Northampton extends solar farm moratorium

Published 5:43 pm Friday, February 4, 2022

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JACKSON – The wait to construct new solar farm facilities will continue a little longer than originally intended.

The Northampton County Board of Commissioners approved an extension to the solar farm moratorium at their special called meeting here on Jan. 31, the day the moratorium was originally set to expire.

The hold on obtaining solar farm permits will now continue until April 30.

The moratorium was enacted by the commissioners in July 2021 in order to give the county Planning Board the opportunity to gather and conduct research about the impact of solar facilities, and see if any adjustments need to be made to the county’s current regulations.

According to County Attorney Scott McKellar, due to delays stemming from the COVID-19 pandemic and the cancelation of a commissioners’ meeting earlier in January, the Planning Board has not yet been able to present their findings to the board or to the public. He also noted that a public hearing on the topic was also affected by the previous meeting cancelation and would need to be rescheduled.

Commissioner Nicole Boone had a few questions about their next steps while the extension is in place, and McKellar explained that a new public hearing should be scheduled soon. It would be at the commissioners’ discretion if they wanted to modify the length of the moratorium after that.

Without any further discussion by the board, Commissioner Geneva Faulkner motioned to accept the new resolution to extend the moratorium. Commissioner Joyce Buffaloe seconded, and the vote was unanimously in favor.

At the time the moratorium was put in place, Northampton County Code Enforcement Director William Flynn stated the county already had 15 solar farm facilities, totaling about 6,200 acres altogether. Three of those 15 were still in the process of being constructed then.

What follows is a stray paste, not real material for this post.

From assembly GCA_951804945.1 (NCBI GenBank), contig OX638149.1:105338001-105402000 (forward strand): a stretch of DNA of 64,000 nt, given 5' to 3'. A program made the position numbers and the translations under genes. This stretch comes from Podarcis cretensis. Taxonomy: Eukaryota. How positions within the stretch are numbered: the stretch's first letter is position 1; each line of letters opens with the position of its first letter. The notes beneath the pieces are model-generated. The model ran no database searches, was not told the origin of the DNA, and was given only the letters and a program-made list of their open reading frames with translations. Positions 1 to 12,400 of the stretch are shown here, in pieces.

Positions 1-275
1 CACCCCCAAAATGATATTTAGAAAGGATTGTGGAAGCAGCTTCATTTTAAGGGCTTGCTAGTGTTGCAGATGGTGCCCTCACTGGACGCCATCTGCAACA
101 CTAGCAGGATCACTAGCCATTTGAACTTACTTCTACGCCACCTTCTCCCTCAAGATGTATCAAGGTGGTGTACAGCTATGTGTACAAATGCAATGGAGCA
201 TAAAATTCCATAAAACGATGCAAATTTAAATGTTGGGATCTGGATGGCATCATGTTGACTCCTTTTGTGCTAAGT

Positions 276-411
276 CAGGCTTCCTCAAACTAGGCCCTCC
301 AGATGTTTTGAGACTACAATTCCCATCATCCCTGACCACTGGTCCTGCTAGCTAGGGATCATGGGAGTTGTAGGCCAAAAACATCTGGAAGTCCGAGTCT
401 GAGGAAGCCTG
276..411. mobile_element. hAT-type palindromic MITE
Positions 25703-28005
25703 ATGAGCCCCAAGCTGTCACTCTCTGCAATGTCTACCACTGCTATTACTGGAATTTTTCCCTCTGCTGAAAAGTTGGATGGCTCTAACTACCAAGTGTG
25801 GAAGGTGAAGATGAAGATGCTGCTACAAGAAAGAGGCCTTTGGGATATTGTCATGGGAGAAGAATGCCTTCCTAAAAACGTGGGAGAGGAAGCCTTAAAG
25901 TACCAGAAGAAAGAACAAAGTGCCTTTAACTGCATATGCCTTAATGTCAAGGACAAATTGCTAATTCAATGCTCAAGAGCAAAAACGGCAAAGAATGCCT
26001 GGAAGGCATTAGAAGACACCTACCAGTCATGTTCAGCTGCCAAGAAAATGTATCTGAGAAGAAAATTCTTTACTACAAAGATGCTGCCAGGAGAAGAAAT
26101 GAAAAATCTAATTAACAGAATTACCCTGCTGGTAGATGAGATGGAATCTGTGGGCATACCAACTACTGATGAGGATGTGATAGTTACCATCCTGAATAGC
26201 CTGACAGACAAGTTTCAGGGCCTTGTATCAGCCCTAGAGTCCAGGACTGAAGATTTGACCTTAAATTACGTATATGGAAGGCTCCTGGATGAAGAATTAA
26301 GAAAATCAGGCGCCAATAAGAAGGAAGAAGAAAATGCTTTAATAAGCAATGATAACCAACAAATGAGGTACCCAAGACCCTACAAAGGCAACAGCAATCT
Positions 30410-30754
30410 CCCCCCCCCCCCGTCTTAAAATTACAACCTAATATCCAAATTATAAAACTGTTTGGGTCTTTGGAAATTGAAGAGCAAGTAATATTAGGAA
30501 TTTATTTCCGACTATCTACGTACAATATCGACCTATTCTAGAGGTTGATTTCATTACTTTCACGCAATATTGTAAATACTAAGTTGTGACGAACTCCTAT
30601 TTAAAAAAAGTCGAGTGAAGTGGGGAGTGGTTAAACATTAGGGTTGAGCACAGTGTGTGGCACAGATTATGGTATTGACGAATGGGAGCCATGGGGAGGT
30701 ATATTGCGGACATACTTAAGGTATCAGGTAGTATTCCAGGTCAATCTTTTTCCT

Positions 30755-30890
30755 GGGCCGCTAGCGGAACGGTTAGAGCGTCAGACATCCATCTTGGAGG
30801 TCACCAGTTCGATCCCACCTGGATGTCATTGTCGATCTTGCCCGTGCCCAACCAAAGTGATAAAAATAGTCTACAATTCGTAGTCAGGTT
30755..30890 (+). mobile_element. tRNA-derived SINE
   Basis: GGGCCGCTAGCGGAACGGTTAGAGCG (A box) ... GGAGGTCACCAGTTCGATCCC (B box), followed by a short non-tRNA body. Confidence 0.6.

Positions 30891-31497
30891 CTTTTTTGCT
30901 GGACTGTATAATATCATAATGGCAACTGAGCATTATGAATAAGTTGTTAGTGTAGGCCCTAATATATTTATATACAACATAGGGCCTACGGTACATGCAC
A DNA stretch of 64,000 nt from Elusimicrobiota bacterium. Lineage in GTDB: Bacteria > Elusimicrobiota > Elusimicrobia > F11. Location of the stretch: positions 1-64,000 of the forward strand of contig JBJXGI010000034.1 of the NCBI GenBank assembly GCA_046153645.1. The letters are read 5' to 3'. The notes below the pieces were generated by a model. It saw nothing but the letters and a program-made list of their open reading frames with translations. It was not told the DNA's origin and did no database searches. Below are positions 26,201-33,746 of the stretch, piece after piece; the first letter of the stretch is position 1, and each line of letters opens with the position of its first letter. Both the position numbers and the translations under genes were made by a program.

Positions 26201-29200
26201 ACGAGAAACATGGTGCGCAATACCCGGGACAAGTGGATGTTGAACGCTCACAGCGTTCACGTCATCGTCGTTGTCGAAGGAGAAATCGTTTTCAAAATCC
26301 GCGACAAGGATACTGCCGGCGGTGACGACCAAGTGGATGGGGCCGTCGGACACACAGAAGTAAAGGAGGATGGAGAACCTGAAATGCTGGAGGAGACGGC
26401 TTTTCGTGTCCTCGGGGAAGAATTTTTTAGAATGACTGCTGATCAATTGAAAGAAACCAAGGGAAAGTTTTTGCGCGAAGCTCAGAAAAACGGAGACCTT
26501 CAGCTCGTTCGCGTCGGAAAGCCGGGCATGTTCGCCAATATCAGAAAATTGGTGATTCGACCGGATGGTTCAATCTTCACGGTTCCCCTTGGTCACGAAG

Those numbers do not include solar facilities located within the jurisdiction of any municipalities in the county, such as ones located in Garysburg and Woodland.

The moratorium resolution stated that more information is needed in several areas in order to evaluate the county’s approach to planning solar facilities. That information included studies on the loss of farmland, soil types, aesthetics, impact on agriculture-related businesses in the county, possible decline in adjoining property valuations, environmental effects, zoning, setbacks, vegetative buffering, decommissioning plans, insurance requirements, and more.

During the moratorium period, no permits will be issued for new construction or expansion. It will not, however, prevent the issuance of permits applicable to any tract of land one acre or less, or applicable to a solar collector with an accessory use independent of a solar farm facility.

The pause on new permits will not affect any project which was already issued a permit beforehand.

Board Chair and Interim County Manager Charles Tyner explained when they first enacted the moratorium, “All we want to be is proactive. It’s not that we do not want more solar farms. I hope the public understands that. It just means we’re going to do it in an organized, systematic way in Northampton County.”

A similar moratorium was put in place in neighboring Hertford County in 2020 to explore putting tougher restrictions in place for solar farm developers. Those restrictions, which included a new 200-foot setback regulation, became a part of the county’s revised land use ordinance, which was approved in June 2021.

After approving those new regulations, the Hertford County Commissioners let their moratorium automatically expire that same month.